A group of Arlington residents who have worked feverishly to block the planned construction of 10 town houses around the historic Glebe House have abandoned their efforts to raise nearly $500,000 to purchase the land for community uses.

"We've given it our best shot, and just ran out of ideas in the last few weeks," said David K. Martin, acting president of the Waverly Hills Civic Association, which had been defunct until plans for the town houses in their neighborhood reactivated the group.

"We feel like we were Catch-22ed," Martin said of the efforts to buy the two-acre site at 4527 N. 17th St., where the Glebe House is located. "We researched all kinds of foundations that might have funds available. But in all the cases, there was not enough time to do the paperwork."

As a result, Martin said the group never actually made a formal application to any private foundations and he complained that other fund-raising efforts were stymied because of summer vacations.

On June 4, the County Board approved the construction of 10 "clustered" town houses by local developer Preston C. Caruthers under a plan that gave the neighbors 90 days to find an alternative to the proposed development. That grace period ends today.

Neighbors wanted the land to remain undeveloped and said the town houses would not be in keeping with the single-family, detached homes in the area.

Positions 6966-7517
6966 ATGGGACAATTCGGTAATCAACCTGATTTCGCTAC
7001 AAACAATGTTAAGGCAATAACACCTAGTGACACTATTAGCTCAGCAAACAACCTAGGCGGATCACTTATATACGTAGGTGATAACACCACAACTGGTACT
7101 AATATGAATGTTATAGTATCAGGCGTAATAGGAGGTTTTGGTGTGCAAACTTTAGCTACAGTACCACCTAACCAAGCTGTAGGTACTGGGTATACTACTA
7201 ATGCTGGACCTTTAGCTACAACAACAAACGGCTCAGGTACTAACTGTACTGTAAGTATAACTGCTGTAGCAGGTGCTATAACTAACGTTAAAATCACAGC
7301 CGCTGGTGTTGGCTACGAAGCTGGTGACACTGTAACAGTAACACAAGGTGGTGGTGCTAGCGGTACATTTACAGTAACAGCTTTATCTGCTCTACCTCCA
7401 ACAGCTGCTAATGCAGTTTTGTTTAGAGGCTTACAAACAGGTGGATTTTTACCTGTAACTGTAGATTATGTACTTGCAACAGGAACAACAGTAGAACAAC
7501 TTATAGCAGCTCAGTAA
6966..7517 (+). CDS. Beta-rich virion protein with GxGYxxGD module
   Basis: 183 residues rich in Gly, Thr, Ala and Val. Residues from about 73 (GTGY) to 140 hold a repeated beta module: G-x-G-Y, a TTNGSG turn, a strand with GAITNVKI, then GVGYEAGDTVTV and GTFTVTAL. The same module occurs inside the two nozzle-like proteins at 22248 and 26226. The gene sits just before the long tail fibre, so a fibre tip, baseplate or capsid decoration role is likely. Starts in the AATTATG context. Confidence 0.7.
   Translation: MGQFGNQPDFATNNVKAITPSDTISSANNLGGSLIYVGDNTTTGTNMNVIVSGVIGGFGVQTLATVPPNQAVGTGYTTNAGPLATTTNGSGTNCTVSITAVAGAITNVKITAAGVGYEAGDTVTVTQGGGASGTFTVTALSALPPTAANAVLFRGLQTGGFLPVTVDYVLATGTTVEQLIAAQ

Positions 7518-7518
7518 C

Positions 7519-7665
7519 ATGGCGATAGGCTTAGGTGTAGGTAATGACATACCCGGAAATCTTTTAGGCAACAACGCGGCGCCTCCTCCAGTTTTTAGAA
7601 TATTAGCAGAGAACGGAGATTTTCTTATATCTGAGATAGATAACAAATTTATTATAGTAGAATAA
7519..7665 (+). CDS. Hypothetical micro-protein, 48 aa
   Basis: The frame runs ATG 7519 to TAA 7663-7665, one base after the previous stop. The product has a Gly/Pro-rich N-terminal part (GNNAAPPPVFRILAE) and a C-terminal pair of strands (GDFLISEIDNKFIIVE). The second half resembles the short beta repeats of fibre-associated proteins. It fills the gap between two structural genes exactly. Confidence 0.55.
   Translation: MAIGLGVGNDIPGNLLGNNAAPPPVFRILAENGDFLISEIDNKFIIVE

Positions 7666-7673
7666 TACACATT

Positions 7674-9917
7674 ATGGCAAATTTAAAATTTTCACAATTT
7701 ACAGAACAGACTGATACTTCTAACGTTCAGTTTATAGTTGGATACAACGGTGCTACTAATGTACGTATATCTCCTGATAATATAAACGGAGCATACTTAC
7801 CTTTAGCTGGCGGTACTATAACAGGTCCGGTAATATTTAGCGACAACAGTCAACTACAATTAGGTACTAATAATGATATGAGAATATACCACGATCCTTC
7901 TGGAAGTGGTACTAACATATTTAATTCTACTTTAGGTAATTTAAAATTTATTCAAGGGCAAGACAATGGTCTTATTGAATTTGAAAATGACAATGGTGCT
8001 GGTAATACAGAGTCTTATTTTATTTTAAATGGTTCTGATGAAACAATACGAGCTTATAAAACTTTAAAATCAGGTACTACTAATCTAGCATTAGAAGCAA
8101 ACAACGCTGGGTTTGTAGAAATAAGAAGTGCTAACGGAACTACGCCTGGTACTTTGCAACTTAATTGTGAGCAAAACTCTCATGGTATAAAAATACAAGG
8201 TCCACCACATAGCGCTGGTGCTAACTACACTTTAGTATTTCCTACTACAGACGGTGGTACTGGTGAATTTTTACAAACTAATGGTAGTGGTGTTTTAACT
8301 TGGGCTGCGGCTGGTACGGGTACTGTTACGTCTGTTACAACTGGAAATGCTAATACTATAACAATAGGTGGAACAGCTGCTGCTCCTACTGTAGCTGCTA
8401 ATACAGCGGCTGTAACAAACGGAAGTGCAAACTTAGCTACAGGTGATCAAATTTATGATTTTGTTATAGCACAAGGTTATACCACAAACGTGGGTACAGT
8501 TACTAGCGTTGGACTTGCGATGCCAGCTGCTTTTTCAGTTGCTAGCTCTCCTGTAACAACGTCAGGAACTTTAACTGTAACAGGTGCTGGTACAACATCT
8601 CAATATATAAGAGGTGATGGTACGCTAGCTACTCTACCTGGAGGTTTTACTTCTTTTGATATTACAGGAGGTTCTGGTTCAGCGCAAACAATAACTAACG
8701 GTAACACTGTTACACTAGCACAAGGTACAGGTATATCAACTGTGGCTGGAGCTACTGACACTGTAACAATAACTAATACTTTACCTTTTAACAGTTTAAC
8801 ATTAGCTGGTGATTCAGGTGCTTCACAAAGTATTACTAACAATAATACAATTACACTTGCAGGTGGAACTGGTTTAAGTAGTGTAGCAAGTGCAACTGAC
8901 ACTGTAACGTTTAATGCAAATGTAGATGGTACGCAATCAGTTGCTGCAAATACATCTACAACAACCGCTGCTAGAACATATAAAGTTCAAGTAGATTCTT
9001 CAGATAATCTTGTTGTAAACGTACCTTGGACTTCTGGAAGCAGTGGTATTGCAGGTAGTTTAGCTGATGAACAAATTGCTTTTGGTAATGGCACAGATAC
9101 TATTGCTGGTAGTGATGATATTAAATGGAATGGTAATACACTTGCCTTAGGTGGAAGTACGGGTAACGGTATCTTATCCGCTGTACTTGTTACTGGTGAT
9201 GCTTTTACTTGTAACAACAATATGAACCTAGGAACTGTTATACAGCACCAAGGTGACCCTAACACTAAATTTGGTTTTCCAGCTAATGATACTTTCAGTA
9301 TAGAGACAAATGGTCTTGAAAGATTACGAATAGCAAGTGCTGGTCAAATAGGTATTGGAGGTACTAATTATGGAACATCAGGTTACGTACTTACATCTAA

Caruthers and Frank Ball, whose family has owned the house and surrounding property for generations, agreed to the board-approved plan that would preserve the house by renting it to the National Genealogical Society. Caruthers said this week that the house was almost completely refurbished and would probably be donated to the society eventually.

A portion of the house dates back to 1770 when it was built as a rectory for the Fairfax Parish when George Washington was a vestryman.

At the time of the board's vote in June, Ball said the family could no longer maintain the house, and the board agreed that the Caruthers plan was probably the best way to preserve the house and maintain the residential character of the neighborhood. By right, Caruthers could have built 14 town houses on the property, but scaled the number down to 10.

Martin and others have complained that the county was not aggressive enough in helping the citizens raise funds. But County Board member Mary Margaret Whipple disagreed, saying, "I'm not sure what else we could have done. County governments have less ability to approach private foundations than groups do. Nor do I think it would have been seemly to conduct a fund-raising drive.

"I felt what we got was the preservation of the most important part of the property and the arrangement with the National Genealogical Society means it will be in the hands of a group that would take care of it."

Caruthers, who said construction would probably not start until the first of the year, said he was glad the issue is over. "Everyone got all carried away about the Glebe 'mansion,' but it's not that big. I've always felt it was a little bit of Americana that should be retained, but everything got blown out of proportion."